A unique film that gives an origin story to Santa Claus, klaus Follows the story of Jesper (Jason Schwartzman), whose poor grades at the academy have led him to be deployed as a postman to a remote frozen town in the Far North. There, Jasper is tasked with setting up a functioning postal service for the grumpy townspeople, one of whom is the titular Klaus (JK Simmons). Klaus is a reclusive toy maker whom Jesper eventually convinces to bring happiness to the children of Smeerensburg, inadvertently creating the myth of Santa Claus.
director sergio pablos klaus Has become a modern animated classic, with the incredible Netflix original film standing out as the choice for gorgeous 2D animation in an era dominated by CGI. The enjoyable film utilizes familiar tropes while adding innovative visual and narrative features that have helped solidify it as a Christmas essential.
A Charlie Brown Christmas (1965)
The first TV movie based on the hugely popular comic strip Peanuts, A Charlie Brown Christmas This paved the way for more stories featuring the title character to be adapted into shows and films. In the 1965 animated special directed by Bill Melendez, Charlie Brown (Peter Robbins) is feeling depressed and lonely despite the joyous holiday season. Encouraged by a friend, she decided to direct a Christmas play and the process, her friends, and a small tree changed her forever.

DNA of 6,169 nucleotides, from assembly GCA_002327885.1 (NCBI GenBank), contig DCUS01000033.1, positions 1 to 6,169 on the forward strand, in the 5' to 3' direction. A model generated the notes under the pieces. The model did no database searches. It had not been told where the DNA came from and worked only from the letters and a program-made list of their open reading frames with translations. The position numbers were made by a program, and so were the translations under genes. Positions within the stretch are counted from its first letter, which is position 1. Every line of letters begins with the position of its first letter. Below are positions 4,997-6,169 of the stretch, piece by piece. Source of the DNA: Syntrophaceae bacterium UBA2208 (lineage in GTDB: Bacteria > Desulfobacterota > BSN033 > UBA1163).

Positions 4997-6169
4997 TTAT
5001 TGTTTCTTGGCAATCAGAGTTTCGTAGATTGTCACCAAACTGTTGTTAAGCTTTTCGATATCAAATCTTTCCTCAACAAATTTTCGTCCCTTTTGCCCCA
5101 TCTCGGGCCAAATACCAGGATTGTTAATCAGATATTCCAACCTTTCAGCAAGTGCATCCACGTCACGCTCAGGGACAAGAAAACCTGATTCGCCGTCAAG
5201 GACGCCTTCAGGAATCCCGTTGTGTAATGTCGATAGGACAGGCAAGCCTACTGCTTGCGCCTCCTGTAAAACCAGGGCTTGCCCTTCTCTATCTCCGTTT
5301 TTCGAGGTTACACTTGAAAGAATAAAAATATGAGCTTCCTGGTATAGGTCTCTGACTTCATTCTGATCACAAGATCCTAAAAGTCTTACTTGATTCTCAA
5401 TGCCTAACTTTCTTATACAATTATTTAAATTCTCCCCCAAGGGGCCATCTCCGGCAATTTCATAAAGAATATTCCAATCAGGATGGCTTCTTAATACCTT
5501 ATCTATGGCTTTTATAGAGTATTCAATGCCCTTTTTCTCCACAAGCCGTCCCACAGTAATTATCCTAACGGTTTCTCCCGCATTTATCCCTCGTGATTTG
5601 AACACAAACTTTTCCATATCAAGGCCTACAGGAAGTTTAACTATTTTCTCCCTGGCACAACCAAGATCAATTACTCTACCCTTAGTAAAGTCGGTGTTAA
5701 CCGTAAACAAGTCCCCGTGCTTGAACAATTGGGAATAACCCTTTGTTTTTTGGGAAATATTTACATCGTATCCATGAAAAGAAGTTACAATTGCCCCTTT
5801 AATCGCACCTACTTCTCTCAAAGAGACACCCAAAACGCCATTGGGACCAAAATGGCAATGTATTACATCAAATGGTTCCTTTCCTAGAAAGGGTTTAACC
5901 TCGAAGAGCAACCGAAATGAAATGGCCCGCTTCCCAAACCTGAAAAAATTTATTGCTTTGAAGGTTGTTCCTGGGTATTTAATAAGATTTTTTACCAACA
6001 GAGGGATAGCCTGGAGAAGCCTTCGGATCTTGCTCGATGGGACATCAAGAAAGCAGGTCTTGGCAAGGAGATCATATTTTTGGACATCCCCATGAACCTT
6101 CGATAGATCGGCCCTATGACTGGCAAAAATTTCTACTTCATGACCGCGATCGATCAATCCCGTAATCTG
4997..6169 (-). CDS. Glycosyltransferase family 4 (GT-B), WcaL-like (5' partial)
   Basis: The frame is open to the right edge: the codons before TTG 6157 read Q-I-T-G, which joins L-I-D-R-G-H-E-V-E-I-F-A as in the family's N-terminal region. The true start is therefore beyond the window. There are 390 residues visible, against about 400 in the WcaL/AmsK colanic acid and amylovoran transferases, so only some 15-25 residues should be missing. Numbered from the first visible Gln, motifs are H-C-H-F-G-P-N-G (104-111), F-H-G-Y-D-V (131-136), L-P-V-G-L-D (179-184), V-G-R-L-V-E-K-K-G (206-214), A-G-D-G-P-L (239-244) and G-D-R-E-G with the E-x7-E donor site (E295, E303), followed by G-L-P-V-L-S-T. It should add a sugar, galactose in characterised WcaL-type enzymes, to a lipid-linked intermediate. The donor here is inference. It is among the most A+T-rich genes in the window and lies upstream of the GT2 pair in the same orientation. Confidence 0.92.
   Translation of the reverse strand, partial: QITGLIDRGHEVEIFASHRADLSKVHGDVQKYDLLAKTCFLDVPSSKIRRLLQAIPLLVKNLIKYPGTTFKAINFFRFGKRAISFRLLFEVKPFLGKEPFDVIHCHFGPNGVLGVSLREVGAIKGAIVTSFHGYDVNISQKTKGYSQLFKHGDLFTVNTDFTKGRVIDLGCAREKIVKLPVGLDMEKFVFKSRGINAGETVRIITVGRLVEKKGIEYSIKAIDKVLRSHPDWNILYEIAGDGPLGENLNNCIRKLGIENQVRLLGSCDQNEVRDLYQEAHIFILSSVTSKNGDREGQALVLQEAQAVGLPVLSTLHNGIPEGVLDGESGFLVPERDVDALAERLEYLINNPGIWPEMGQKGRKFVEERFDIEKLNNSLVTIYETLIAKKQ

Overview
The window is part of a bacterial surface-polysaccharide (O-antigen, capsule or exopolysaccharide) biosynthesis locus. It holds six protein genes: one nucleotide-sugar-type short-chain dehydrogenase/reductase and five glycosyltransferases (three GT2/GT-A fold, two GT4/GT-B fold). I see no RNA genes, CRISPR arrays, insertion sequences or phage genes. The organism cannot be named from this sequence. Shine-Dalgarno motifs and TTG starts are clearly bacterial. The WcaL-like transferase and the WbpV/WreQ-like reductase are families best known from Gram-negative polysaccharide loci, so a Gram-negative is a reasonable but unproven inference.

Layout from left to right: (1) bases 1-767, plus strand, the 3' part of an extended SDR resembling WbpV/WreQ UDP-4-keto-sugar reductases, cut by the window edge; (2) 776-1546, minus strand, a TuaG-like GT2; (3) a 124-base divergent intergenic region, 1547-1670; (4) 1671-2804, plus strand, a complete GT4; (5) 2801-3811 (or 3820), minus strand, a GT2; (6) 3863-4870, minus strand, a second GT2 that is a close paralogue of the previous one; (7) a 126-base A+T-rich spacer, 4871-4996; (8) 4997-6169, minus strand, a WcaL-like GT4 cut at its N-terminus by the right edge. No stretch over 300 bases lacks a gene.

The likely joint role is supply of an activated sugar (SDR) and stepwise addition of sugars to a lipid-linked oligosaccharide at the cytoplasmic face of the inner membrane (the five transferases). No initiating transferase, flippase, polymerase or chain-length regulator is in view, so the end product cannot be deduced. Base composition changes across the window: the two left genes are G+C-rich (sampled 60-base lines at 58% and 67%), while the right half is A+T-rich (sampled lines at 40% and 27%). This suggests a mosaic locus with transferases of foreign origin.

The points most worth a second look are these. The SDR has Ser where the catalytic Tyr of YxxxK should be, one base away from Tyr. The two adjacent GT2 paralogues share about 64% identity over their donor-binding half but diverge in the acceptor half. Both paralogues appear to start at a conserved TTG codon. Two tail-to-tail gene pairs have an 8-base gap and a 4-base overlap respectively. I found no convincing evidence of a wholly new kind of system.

A timeless classic, A Charlie Brown Christmas It impressed audiences with its heart-warming story and instantly lovable characters. Its jazz-infused soundtrack was also a smart deviation from the laugh tracks that were commonly used at the time, emphasizing how the 1965 animation was far ahead of its time. Undoubtedly still part of many annual traditions for families around the world, A Charlie Brown Christmas It has endured for decades because it has a lot of heart, humor and holiday spirit.